"For the first time, we have evidence to support the hypothesis that human cells have the widespread ability to copy RNA as well as DNA," said co-author Bino John, Ph.D., assistant professor, Department of Computational and Systems Biology, Pitt School of Medicine. "These findings emphasize the complexity of human RNA populations and suggest the important role for single-molecule sequencing for accurate and comprehensive genetic profiling."
Scientists had thought that all RNA in human cells was copied from the DNA template, Dr. John explained. The presence of mechanisms that copy RNA into RNA, typically associated with an enzyme called RNA-dependent RNA polymerase, has only been documented in plants and simple organisms, such as yeast, and implicated in regulation of crucial cellular processes. Since thousands of such RNAs have been detected in human cells and because these RNAs have never before been studied, further research could open up new fronts in therapeutics, particularly diagnostics, Dr. John said.
In the study, the researchers profiled small RNAs from human cells and tissues, uncovering several new classes of RNAs, including antisense termini-associated short RNAs, which are likely derived from messenger RNAs of protein-coding genes by yet uncharacterized, pervasive RNA-copying mechanisms in human cancer cell lines.
"This class of non-coding RNA molecules has been historically overlooked because available sequencing platforms often are unable to provide accurate detection and quantification," said Patrice Milos, Ph.D., chief scientific officer at Helicos Biosciences. "Our technology provides the platform capability to identify and quantify these RNAs and reinforces the potential clinical advantages of our single molecule-sequencing platform."
Co-authors include A. Paula Monaghan, Ph.D., and Sang Woo Kim, Ph.D., University of Pittsburgh School of Medicine; Sylvain Foissac, Ph.D., Integromics Inc.; Stylianos Antonarakis, M.D., Ph.D., and Christelle Borel, Ph.D., University of Geneva Medical School; and Philipp Kapranov, Ph.D., and others from Helicos BioSciences.
The research was funded by the American Cancer Society, the National Institutes of Health, the Swiss National Science Foundation, Integromics Inc., and Helicos BioSciences Corporation.
Anita Srikameswaran | EurekAlert!
Water forms 'spine of hydration' around DNA, group finds
26.05.2017 | Cornell University
How herpesviruses win the footrace against the immune system
26.05.2017 | Helmholtz-Zentrum für Infektionsforschung
Staphylococcus aureus is a feared pathogen (MRSA, multi-resistant S. aureus) due to frequent resistances against many antibiotics, especially in hospital infections. Researchers at the Paul-Ehrlich-Institut have identified immunological processes that prevent a successful immune response directed against the pathogenic agent. The delivery of bacterial proteins with RNA adjuvant or messenger RNA (mRNA) into immune cells allows the re-direction of the immune response towards an active defense against S. aureus. This could be of significant importance for the development of an effective vaccine. PLOS Pathogens has published these research results online on 25 May 2017.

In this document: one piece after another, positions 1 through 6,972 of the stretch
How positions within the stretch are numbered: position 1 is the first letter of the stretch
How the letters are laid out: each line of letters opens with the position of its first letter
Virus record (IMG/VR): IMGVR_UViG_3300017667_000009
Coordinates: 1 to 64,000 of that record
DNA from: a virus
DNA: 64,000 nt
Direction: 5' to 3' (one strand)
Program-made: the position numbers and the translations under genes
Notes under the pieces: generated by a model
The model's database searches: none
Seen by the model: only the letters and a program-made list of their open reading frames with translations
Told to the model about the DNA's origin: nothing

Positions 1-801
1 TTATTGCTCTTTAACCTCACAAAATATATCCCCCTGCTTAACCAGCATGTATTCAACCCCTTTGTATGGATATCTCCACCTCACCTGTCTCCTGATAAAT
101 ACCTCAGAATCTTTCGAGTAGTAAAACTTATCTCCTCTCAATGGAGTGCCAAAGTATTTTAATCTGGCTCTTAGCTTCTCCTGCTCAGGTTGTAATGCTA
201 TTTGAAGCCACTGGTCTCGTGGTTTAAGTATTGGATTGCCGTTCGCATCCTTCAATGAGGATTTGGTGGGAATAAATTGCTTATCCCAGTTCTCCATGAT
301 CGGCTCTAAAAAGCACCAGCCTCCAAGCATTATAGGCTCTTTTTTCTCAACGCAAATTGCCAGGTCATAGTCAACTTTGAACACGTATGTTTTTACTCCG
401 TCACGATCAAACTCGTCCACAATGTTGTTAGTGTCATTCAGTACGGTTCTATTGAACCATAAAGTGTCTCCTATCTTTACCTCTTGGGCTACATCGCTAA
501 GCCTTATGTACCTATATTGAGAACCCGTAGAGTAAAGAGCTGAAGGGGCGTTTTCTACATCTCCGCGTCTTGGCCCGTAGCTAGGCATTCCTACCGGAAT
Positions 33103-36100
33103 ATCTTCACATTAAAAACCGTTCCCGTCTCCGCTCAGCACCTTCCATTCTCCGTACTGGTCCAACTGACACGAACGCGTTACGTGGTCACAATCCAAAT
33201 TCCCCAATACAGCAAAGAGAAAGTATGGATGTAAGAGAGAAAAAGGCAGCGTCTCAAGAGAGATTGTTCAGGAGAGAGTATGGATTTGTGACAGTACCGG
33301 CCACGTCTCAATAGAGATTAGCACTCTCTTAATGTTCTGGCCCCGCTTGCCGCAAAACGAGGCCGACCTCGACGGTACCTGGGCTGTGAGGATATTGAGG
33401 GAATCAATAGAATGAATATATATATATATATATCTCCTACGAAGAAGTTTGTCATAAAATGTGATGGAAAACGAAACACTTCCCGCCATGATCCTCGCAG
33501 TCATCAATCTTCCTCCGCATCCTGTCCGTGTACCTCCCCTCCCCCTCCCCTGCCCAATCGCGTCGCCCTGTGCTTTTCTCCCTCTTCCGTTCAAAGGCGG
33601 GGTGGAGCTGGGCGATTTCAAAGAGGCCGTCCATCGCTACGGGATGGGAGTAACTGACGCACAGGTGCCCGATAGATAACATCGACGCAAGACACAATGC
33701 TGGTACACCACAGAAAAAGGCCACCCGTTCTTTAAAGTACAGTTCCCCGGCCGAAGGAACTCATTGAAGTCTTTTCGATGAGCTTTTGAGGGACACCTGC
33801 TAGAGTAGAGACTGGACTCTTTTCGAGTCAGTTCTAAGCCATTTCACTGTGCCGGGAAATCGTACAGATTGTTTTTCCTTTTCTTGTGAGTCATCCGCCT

Staphylococcus aureus (S. aureus) is a bacterium that colonizes by far more than half of the skin and the mucosa of adults, usually without causing infections....
Physicists from the University of Würzburg are capable of generating identical looking single light particles at the push of a button. Two new studies now demonstrate the potential this method holds.
The quantum computer has fuelled the imagination of scientists for decades: It is based on fundamentally different phenomena than a conventional computer....
An international team of physicists has monitored the scattering behaviour of electrons in a non-conducting material in real-time. Their insights could be beneficial for radiotherapy.
We can refer to electrons in non-conducting materials as ‘sluggish’. Typically, they remain fixed in a location, deep inside an atomic composite. It is hence...
Two-dimensional magnetic structures are regarded as a promising material for new types of data storage, since the magnetic properties of individual molecular building blocks can be investigated and modified. For the first time, researchers have now produced a wafer-thin ferrimagnet, in which molecules with different magnetic centers arrange themselves on a gold surface to form a checkerboard pattern. Scientists at the Swiss Nanoscience Institute at the University of Basel and the Paul Scherrer Institute published their findings in the journal Nature Communications.
Ferrimagnets are composed of two centers which are magnetized at different strengths and point in opposing directions. Two-dimensional, quasi-flat ferrimagnets...
An Australian-Chinese research team has created the world's thinnest hologram, paving the way towards the integration of 3D holography into everyday...
24.05.2017 | Event News
23.05.2017 | Event News
22.05.2017 | Event News
26.05.2017 | Life Sciences
26.05.2017 | Life Sciences
26.05.2017 | Physics and Astronomy